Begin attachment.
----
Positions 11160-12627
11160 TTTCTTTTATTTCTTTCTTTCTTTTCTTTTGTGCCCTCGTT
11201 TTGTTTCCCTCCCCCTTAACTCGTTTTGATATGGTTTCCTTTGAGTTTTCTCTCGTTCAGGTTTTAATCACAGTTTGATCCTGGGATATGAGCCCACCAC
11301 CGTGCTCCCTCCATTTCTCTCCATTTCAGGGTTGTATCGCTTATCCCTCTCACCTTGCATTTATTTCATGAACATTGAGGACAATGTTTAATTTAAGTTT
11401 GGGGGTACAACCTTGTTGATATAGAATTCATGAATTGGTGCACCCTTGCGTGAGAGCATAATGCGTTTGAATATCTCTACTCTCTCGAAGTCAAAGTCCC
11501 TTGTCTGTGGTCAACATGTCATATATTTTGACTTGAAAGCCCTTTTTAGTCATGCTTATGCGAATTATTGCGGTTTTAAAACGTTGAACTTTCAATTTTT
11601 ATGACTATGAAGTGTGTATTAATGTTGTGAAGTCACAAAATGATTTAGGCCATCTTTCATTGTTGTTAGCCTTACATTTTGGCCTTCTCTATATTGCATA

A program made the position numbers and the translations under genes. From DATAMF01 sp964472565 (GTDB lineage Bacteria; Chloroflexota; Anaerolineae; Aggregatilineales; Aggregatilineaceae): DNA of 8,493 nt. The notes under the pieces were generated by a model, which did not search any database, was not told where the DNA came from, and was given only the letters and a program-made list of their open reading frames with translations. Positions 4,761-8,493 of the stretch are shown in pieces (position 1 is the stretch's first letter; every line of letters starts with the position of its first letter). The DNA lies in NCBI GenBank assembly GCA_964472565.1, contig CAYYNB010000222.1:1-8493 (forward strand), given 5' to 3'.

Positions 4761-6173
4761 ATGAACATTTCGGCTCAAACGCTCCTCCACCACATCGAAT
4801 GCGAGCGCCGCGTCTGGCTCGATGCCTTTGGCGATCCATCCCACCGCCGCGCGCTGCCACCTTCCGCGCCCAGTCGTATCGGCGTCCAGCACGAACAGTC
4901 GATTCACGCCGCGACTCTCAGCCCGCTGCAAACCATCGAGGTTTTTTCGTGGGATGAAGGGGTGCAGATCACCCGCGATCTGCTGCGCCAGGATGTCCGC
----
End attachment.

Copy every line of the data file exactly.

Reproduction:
Positions 11160-12627
11160 TTTCTTTTATTTCTTTCTTTCTTTTCTTTTGTGCCCTCGTT
11201 TTGTTTCCCTCCCCCTTAACTCGTTTTGATATGGTTTCCTTTGAGTTTTCTCTCGTTCAGGTTTTAATCACAGTTTGATCCTGGGATATGAGCCCACCAC
11301 CGTGCTCCCTCCATTTCTCTCCATTTCAGGGTTGTATCGCTTATCCCTCTCACCTTGCATTTATTTCATGAACATTGAGGACAATGTTTAATTTAAGTTT
11401 GGGGGTACAACCTTGTTGATATAGAATTCATGAATTGGTGCACCCTTGCGTGAGAGCATAATGCGTTTGAATATCTCTACTCTCTCGAAGTCAAAGTCCC
11501 TTGTCTGTGGTCAACATGTCATATATTTTGACTTGAAAGCCCTTTTTAGTCATGCTTATGCGAATTATTGCGGTTTTAAAACGTTGAACTTTCAATTTTT
11601 ATGACTATGAAGTGTGTATTAATGTTGTGAAGTCACAAAATGATTTAGGCCATCTTTCATTGTTGTTAGCCTTACATTTTGGCCTTCTCTATATTGCATA

A program made the position numbers and the translations under genes. From DATAMF01 sp964472565 (GTDB lineage Bacteria; Chloroflexota; Anaerolineae; Aggregatilineales; Aggregatilineaceae): DNA of 8,493 nt. The notes under the pieces were generated by a model, which did not search any database, was not told where the DNA came from, and was given only the letters and a program-made list of their open reading frames with translations. Positions 4,761-8,493 of the stretch are shown in pieces (position 1 is the stretch's first letter; every line of letters starts with the position of its first letter). The DNA lies in NCBI GenBank assembly GCA_964472565.1, contig CAYYNB010000222.1:1-8493 (forward strand), given 5' to 3'.

Positions 4761-6173
4761 ATGAACATTTCGGCTCAAACGCTCCTCCACCACATCGAAT
4801 GCGAGCGCCGCGTCTGGCTCGATGCCTTTGGCGATCCATCCCACCGCCGCGCGCTGCCACCTTCCGCGCCCAGTCGTATCGGCGTCCAGCACGAACAGTC
4901 GATTCACGCCGCGACTCTCAGCCCGCTGCAAACCATCGAGGTTTTTTCGTGGGATGAAGGGGTGCAGATCACCCGCGATCTGCTGCGCCAGGATGTCCGC